Vicki Linneman v. Vita-Mix Corp., No. 19-3993 (6th Cir. 2020)

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Justia Opinion Summary

Some Vita-Mix blenders contained tiny flecks of polytetrafluoroethylene, a substance commonly used in kitchen appliances and used in the blenders' seals. Normal wear-and-tear caused tiny pieces to rub off from the seal into the blender container. Blender owners filed this class action. The parties entered into a settlement for two classes of plaintiffs: a household class and a commercial class. Household class members could request either a $70 gift card or a replacement blade assembly. Commercial class members could request only a replacement blade assembly. The court preliminarily approved this settlement.

The court calculated attorneys' fees by multiplying the hours class counsel reasonably worked on the case by a reasonable hourly rate, resulting in an award of about $2.2 million. Based on the purportedly exceptional nature of the litigation, the court enhanced that figure by 75% for a final award of about $4 million, plus post-judgment interest.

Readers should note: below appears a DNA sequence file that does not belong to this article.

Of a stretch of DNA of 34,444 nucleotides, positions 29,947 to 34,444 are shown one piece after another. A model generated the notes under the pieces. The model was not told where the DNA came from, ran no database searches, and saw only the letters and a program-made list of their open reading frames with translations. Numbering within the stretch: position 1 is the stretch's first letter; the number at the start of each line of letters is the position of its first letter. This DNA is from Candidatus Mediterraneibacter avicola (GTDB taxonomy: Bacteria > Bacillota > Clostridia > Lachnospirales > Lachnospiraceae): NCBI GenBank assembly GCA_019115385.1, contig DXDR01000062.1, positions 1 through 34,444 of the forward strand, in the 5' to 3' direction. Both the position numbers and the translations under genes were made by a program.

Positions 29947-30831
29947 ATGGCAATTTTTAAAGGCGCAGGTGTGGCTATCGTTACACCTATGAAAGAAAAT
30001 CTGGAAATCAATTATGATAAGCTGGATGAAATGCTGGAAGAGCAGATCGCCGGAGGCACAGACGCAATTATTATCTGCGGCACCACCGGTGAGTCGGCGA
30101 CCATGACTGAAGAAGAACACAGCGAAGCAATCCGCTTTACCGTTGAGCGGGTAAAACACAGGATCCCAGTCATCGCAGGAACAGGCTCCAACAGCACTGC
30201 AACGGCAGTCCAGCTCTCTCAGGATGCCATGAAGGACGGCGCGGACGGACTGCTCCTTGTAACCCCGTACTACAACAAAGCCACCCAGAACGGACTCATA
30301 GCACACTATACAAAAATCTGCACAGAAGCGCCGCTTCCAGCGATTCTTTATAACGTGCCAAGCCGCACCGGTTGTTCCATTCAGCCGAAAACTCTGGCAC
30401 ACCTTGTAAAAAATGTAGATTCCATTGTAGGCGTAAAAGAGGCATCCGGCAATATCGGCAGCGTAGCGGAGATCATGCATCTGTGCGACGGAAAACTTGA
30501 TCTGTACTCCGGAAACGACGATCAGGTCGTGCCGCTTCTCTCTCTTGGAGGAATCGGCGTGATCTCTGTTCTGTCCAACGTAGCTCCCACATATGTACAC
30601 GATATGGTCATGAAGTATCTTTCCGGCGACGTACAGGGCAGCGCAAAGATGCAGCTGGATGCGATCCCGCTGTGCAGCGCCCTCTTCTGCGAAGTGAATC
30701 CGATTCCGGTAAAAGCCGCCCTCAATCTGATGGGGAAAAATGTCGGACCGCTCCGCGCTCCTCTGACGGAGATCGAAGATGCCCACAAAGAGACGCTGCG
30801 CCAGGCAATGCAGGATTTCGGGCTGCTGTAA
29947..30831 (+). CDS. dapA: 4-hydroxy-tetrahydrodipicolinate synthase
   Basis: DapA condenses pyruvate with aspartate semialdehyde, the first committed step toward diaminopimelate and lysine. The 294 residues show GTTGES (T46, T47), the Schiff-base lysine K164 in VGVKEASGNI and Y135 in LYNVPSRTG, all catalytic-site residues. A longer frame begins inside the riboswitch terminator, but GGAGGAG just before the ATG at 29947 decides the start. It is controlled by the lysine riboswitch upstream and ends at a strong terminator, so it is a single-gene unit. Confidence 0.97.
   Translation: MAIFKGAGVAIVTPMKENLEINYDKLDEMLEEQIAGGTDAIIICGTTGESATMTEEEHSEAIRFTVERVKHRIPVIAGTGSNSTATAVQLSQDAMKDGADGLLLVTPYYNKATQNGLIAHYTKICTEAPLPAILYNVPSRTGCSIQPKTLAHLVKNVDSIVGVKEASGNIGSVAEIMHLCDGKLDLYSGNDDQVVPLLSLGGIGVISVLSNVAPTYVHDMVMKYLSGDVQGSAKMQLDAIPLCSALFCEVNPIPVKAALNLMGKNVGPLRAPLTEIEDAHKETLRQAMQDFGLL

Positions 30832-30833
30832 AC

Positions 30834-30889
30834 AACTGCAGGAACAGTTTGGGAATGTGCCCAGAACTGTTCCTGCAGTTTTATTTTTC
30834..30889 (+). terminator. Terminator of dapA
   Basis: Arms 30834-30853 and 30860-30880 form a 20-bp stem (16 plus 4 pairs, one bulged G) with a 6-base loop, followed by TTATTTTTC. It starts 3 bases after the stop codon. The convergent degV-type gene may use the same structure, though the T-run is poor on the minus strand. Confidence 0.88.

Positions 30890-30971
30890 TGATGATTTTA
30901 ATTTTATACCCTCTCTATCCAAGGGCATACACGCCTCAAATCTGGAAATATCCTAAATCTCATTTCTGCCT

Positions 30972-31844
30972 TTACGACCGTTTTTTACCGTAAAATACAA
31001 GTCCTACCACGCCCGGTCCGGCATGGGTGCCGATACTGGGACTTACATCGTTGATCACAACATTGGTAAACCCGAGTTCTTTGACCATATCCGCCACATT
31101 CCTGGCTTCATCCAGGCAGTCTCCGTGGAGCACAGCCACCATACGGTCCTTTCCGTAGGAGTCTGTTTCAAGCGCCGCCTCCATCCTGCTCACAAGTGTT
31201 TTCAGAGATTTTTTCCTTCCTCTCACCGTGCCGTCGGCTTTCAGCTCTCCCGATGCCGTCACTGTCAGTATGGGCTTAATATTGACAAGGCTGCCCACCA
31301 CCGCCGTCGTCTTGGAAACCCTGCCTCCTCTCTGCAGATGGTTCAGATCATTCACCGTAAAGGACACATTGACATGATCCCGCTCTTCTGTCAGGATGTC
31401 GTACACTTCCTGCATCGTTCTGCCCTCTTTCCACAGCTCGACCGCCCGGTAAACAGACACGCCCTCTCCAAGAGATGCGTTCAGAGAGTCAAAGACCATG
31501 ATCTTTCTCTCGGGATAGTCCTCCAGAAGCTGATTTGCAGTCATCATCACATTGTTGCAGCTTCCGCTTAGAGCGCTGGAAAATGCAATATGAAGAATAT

The Sixth Circuit vacated. The district court correctly used the lodestar method of calculation and correctly interpreted the settlement agreement but erred when it determined the billing rates based on class counsel’s affidavits. A lawyer seeking fees has the burden to show the reasonableness of his billing rate with something in addition to the attorney’s own affidavits” The district court abused its discretion when it used an upward multiplier, without addressing a crucial question: whether this case involves “rare and exceptional circumstances.” The court upheld the award of post-judgment interest.